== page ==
Amskapi

I can’t tell you what it really is. I can only tell you what it feels like. -Eminem

 

I know more Lakota than I do my own language. Duwale. I know I’m not spelling that right.

Oki, saniitapi?

How many i’s are in saniitapi anyway? Have I got them in the right order? Have I got myself in the right order?

I am tired of my scrabble board self. Colonization bingo.

Nisto matsokapi. Poohsapoot.

I refuse to put my own language in italics. Fuck you if you can’t read it. This isn’t about you.

See, I can give you directives in my grandfather’s forbidden tongue but I can’t tell you much about how I feel. I can’t shrug you off. I can’t express gratitude in any way that you might understand.

For that, I have to go to an old enemy, to bands of misnomers.

I have to sit inside of their suffocation, holding bundles of sage to my face, to see my own reflection shimmering to life, bounced off hot rock.

Mitakuye oyasin?

No.

Minipoka.

 

 

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Peripheral Logistics

When I imagine

myself in moments of unspecific

grand gestures, I am

spinning–

 

arms outstretched, catching

sunbeams or

raindrops or

snow blossoms

in my cupped palms.

My whole being becomes

a chalice, collecting sentiment.

Who cares

 

what the gesture is? All

except this fragile

version of myself

is incidental. Until

it isn’t.

Until

 

we are leaving, the sun

beaming itself off rain

washed grass, your voice

landing

softly among the steam

rising

 

from beneath

us.

Goodbye Stranger

for Castiel

 

When love

looks like densely

woven flannel the color of last

life in autumn, getting stabbed

in the heart

is incidental.

 

You knew

this was coming

but

marching toward the inevitable

for eight years

does not an easier

death make.

Cleaner, maybe.

Simpler, yes.

But never

easy.

 

You knew

that in the flare

of your last

light

you would see

a crumpling face, maybe

two,

and that there would be

no more reaching

out of hands, no more

grasping the arms of

brotherhood

in one last attempt to revive

a lifeline long since

spent.

 

You knew

that as you fell

to your knees

in the crumbling leaves,

the first

snowflake of a Canadian

winter

would fall somewhere in the periphery,

it’s fragile fluttering

the subtle bookend of your

life.

 

When loss

looks like that first solitary

sign of winter, being

remade is

fortuitous.

 

You know.

Foundry Production

Yes, she is beautiful, cast in the half light of fiction. But did you have to say so? Your pronouncement is obscene–the melting, the pouring, the casting of it will burn you before it can hold anything worthwhile. Before you know it, you’ll be the man in the background of a Christmas polaroid, a wishing subject stuck in the periphery of a viable option. A vase bursting with daisies will block half of your face, your good side, and it will be all the more disappointing because you won’t be able to remember daisies being on your table at all that day. Truth is, the carefully golden container was scooped up and carried off by hands that may have fit quite nicely into yours had you allowed them to be filled with only things that matter: your longing friend, the yellow flowers from your wedding day, the copper urn you mistook for bronze.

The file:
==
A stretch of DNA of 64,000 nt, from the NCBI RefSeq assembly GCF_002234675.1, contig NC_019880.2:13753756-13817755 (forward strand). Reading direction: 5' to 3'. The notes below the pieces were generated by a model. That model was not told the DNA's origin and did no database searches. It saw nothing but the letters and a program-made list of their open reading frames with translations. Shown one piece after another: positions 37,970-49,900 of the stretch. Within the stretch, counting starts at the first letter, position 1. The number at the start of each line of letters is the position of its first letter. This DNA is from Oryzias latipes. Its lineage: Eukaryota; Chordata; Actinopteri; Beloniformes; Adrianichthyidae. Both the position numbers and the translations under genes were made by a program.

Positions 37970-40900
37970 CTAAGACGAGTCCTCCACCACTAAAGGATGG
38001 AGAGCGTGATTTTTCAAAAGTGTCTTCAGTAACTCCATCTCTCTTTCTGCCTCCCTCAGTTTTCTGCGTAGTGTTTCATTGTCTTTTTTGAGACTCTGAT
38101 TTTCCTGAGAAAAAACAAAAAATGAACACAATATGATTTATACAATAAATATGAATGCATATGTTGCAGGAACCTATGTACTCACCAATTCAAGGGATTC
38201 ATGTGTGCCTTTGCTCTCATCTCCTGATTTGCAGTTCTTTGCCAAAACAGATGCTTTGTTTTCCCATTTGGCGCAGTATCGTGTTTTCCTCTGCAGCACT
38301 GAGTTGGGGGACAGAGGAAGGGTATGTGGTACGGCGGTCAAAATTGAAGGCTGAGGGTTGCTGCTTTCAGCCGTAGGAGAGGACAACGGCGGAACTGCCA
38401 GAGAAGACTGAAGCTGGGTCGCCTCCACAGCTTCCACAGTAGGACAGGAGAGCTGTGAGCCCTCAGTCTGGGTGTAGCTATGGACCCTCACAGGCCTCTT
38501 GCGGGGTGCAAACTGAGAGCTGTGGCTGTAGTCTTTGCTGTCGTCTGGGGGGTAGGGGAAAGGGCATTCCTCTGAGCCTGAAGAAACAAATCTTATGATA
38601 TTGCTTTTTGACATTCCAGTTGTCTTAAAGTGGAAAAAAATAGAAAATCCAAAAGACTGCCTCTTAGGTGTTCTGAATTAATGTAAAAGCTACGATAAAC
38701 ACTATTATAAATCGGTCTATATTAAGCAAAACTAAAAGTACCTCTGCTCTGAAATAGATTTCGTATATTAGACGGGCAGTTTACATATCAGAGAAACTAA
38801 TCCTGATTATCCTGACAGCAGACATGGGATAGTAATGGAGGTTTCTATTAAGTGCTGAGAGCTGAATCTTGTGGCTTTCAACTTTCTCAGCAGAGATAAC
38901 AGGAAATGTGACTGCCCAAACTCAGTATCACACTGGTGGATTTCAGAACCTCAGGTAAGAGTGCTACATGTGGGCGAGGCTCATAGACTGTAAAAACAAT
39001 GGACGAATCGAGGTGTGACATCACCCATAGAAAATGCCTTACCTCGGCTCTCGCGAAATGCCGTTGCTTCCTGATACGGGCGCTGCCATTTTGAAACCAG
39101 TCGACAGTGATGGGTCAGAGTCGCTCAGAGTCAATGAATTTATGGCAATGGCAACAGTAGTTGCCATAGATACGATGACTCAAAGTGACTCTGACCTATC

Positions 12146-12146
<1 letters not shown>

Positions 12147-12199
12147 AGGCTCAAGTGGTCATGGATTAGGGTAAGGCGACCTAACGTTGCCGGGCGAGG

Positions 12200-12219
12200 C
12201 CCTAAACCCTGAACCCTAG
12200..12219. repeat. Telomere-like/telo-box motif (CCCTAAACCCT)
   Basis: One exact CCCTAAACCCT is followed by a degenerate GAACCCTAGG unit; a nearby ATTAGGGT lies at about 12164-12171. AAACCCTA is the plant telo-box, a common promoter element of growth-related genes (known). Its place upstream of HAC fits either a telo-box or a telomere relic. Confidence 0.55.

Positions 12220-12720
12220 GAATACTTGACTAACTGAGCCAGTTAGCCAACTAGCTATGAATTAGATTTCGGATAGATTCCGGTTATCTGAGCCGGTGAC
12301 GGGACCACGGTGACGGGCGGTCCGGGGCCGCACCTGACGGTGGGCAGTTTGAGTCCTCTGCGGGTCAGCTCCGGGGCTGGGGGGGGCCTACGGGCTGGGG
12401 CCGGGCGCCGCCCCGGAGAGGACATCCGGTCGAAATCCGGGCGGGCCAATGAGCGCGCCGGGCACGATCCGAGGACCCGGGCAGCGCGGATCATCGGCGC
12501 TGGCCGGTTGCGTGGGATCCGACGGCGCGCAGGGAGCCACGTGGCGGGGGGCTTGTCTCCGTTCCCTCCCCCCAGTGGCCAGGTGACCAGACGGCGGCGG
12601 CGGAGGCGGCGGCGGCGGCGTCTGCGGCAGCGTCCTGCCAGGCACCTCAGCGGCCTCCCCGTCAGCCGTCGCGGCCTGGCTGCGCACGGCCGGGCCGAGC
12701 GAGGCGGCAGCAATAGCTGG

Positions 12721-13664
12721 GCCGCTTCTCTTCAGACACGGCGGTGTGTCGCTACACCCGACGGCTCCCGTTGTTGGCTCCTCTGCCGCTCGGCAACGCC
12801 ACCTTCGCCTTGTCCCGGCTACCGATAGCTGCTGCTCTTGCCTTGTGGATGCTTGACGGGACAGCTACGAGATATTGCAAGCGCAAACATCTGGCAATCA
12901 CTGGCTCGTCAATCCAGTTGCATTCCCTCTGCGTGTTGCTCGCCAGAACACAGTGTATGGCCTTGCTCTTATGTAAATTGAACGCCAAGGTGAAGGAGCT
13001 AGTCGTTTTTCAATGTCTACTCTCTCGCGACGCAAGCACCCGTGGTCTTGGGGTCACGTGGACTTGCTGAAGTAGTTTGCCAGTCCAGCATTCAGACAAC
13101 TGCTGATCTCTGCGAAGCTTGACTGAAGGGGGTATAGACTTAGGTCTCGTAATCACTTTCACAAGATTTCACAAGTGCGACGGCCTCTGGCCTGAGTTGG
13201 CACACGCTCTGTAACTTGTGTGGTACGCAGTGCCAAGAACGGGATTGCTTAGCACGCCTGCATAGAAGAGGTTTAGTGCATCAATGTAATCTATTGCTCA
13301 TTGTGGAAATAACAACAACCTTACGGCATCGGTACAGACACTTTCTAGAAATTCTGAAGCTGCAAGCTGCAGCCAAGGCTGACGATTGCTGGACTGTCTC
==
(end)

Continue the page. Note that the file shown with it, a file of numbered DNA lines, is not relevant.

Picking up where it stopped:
Streetlight Sanctity

We’re standing in the lamplight

together while a friend

of ours rests her forehead

on the pavement.

 

We want to go home, but

she has to pray.

 

She keeps begging for your

forgiveness, taking your hand,

and you’re staring at me

like she isn’t even there.

 

I’m oscillating between being

chilled by the late

October air and being

 

set on fire by artificial

lighting and the accidental

piety of sky

blue eyes.

Knowing in the age of TED

In the age of the ever present internet, I often feel like I am giving a TED Talk to myself. Like I’m an expert on everything. Anything. Just ask me and I’ll tell you, I find myself whispering into my own ear. It’s as if I’ve saved these moments up like trinkets in a souvenir chest, waiting for the perfect moment to pick out the just right thing and display it with a flourish.

Here, I’ll say, here is the truth.

Of course it’s elegantly presented and I’m pacing just the right amount across my small red circle planted smack in the middle of the too large stage. I use all the right hand gestures and lean forward enough to look engaged but not far enough to come across as domineering.

It’s all practiced, yes. But is it all bullshit? Can anything truly be a farce? Can anything be real?

I don’t know. I suspect the audience will tell me.

If I could tell my 16 year old self anything…They’re rolling their eyes now, wishing they’d chosen another session with someone smarter, more original, more memorable. But they’ll be clapping at the end. I’ll shove my tidy little message into the not so tidy cracks in their still sixteen year old heart. And they’ll feel it. They’ll remember.

That pain you think you deserve? You don’t. When someone hurts you, it’s a reflection of who they are-not who you are.

My 26 year old self knows this with enough confidence to say it to a whole room full of imaginary people. Both of these things are truthful but they’re not exactly true. I can sell them without believing in them. It’s not snake oil as much as it’s a coconut oil cure-all. It’s not randomized or controlled but you’ll see it on click bait until it becomes a kind of fact.

You can buy it. Hold on to that receipt.